New Car Loans – Always Do the Math, Here’s How


image: jeep

There are some signs that the car market in 2023 will improve from last year. While I don’t want to get too excited yetsome automakers are reviving rebates and special financial offers to help move inventory. .

Inventories appear to be improving for some automakers, but interest rates remain high. The days of 60+ months of 0% funding are unlikely to return any time soon. In fact, some of the currently advertised financial “specials” are downright awful, and buyers would be wise to do the math themselves.

Jeep, for example, has an amazing 60-month financing offer of 7.26% that applies to most models. In some cases, automakers even offer rebates to encourage customers to take out higher interest loans. It’s a mystery to me why anyone would jump at the offer.

Image from an article titled Always do the math before accepting a car dealership loan application

screenshot: Jeep.com

Let’s dig into the numbers for this $37,565 gladiator sports offer. After a $2,500 rebate, the net price drops to $35,065. Running the numbers, over the course of the loan, the buyer would pay her $6,853 in interest!

Image from an article titled Always do the math before accepting a car dealership loan application

screenshot: calculator.net

Jeep is also offering a $2,500 “cash” rebate to the same Gladiator. From a dealer’s perspective, “cash” doesn’t necessarily mean walking into a showroom with a suitcase full of dollar bills. Persons receiving funding from organizations other than dealerslike credit unions and private banks.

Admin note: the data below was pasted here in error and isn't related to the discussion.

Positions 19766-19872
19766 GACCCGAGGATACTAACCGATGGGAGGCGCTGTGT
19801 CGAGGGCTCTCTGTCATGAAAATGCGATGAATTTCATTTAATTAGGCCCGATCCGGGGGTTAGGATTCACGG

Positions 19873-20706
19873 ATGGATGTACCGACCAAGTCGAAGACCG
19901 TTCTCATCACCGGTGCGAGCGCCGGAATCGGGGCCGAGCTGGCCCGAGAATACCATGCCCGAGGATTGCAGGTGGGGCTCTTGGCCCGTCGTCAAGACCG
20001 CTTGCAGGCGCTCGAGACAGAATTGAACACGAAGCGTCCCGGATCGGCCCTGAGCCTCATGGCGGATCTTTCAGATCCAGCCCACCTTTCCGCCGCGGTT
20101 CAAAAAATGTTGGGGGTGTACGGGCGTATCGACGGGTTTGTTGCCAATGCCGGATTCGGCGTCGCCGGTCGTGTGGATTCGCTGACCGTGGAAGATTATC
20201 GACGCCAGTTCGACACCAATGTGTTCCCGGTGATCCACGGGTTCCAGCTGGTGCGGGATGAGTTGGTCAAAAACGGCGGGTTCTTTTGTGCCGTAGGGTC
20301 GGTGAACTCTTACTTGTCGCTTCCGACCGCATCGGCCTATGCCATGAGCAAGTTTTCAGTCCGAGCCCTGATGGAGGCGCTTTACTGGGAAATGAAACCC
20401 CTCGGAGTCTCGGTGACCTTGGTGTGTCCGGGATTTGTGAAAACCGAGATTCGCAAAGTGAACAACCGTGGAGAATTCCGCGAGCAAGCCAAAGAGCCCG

lenders like Navy Federal Credit Union When bank of america advertises new car rates of 4.74-5.39%. For example, let’s say you secure a loan with an annual interest rate of 5% and the same guy on that Gladiator gets a $2,500 rebate. Here’s how the numbers swing.

Image from an article titled Always do the math before accepting a car dealership loan application

screenshot: calculator.net

This is an interest cost of $4,683, which translates to $2,170 in savings over the course of the loan. And this comparison is against the base model Gladiator — it’s not unheard of for anyone to drop $50,000 or more on a well-equipped Jeep. would pay a total of $9,772 in interest using the Jeep financing.

It may be obvious that the higher the APR, the higher the loan cost, but too many buyers only care about monthly payments and not the total cost over time. That $50,000 of For Gladiator, the April 7.26 monthly note is $996 compared to $943 for a 5% APR loan.those numbers Seem That’s a lot closer than the $3,000 difference we’ve accumulated over five years. Your best defense against overpaying for your car is a calculatorand now more than ever, buying a loan really helps.


Tom McParland is a contributing writer for Jalopnik, AutomatchConsulting.comHe saves us the trouble of buying or leasing a car.Questions about buying a car? Send to Tom@AutomatchConsulting.com


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